President Joe Biden has decreed that the city of Portland will no longer be considered an “anarchist jurisdiction” in the eyes of the federal government.
The city had held onto the unusual designation since September after President Donald Trump announced a plan to limit funding to cities where the administration felt local governments were not cracking down intensely enough on criminal activity. To start, the Trump Administration named three cities all dominated by Democrats: Portland, Seattle and New York.
The announcement came as Trump was seeking re-election and stoking fear around the large-scale racial justice protests that had taken hold in many American cities.
In an executive order Wednesday, Biden revoked a host of actions taken by the former administration, including the memo in which the Department of Justice announced the creation of the “anarchist jurisdiction” designation.
As many Portlanders expressed remorse on social media that the city was losing its edgy-sounding label, public officials were likely feeling a wave of relief. While many legal scholars doubted the president had the power to pull the funds, the threat loomed large at a time when the pandemic was blowing big holes in local budgets.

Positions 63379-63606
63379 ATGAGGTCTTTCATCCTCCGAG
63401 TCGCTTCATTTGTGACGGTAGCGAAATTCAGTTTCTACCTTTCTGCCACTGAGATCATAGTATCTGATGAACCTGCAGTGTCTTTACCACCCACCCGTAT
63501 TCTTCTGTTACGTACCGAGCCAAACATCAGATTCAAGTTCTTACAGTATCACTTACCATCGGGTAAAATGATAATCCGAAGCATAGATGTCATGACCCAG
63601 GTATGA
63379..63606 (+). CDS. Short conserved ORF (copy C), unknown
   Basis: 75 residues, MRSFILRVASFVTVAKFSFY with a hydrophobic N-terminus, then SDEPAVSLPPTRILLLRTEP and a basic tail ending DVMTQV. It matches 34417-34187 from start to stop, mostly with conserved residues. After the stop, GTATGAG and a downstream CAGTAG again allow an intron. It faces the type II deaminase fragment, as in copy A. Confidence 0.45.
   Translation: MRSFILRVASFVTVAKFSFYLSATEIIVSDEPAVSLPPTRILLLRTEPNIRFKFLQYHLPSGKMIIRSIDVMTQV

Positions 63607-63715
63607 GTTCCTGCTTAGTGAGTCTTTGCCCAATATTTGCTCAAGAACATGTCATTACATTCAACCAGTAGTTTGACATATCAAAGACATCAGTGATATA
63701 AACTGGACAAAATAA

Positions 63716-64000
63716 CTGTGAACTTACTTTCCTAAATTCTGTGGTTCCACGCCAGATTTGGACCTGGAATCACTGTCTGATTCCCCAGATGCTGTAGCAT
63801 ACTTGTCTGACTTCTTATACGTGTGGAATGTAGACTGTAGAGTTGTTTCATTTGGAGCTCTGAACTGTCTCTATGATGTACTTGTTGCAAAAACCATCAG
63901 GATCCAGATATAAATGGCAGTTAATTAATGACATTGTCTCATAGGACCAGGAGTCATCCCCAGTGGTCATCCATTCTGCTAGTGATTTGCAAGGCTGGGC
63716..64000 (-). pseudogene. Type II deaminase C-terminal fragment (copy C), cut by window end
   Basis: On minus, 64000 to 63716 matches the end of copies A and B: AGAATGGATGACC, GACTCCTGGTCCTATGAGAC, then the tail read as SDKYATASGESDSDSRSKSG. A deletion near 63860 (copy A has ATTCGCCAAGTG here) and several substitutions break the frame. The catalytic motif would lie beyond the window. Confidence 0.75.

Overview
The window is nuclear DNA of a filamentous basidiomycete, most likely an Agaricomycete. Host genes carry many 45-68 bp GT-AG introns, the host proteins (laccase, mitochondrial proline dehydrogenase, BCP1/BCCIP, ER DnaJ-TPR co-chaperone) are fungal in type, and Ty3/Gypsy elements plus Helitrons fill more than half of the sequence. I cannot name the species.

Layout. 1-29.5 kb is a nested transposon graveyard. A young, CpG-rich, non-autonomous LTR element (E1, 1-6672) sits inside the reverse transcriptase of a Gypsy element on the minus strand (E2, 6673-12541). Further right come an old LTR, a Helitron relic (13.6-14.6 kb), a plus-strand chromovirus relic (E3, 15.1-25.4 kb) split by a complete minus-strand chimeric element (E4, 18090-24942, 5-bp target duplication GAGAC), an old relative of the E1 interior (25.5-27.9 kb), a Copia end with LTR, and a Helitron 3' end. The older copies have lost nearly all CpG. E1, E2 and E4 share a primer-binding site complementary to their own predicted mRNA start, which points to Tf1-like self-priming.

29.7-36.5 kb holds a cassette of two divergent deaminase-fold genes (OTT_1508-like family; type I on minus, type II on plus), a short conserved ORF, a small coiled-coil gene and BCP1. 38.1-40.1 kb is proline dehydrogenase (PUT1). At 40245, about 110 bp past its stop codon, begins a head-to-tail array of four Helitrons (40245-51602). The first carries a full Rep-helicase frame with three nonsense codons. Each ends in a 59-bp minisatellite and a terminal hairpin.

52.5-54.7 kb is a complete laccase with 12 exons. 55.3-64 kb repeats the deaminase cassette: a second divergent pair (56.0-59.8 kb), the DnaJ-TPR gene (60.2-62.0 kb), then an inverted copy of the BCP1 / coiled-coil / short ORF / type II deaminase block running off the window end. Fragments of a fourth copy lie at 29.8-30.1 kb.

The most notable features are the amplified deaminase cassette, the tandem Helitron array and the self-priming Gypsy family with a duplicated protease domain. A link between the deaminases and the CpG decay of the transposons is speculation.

“It’s great to have a partner in the federal government instead of an opponent,” wrote Jim Middaugh, Portland Mayor Ted Wheeler’s communications director, in a statement. “It’s time to move forward with the federal government towards the recovery every Portlander wants and needs.”
In October, Portland had joined Seattle and New York in a lawsuit, alleging the president had singled out liberal-leaning cities and had no legal standing for pulling funding from American cities when he took issues with their approach to policing.
In a statement at the time of the lawsuit filing, the three mayors accused Trump of “playing cheap political games with Congressionally directed funds.”
The administration has reportedly been considering cutting $1.8 million in grant funding to assist health centers treating COVID-19 patients in the Portland region. Though, as Multnomah County Chair Deborah Kafoury pointed out at the time, that threat wasn’t quite in line with the spirit of the memo, as the money was supposed to flow to the county, and not to the city.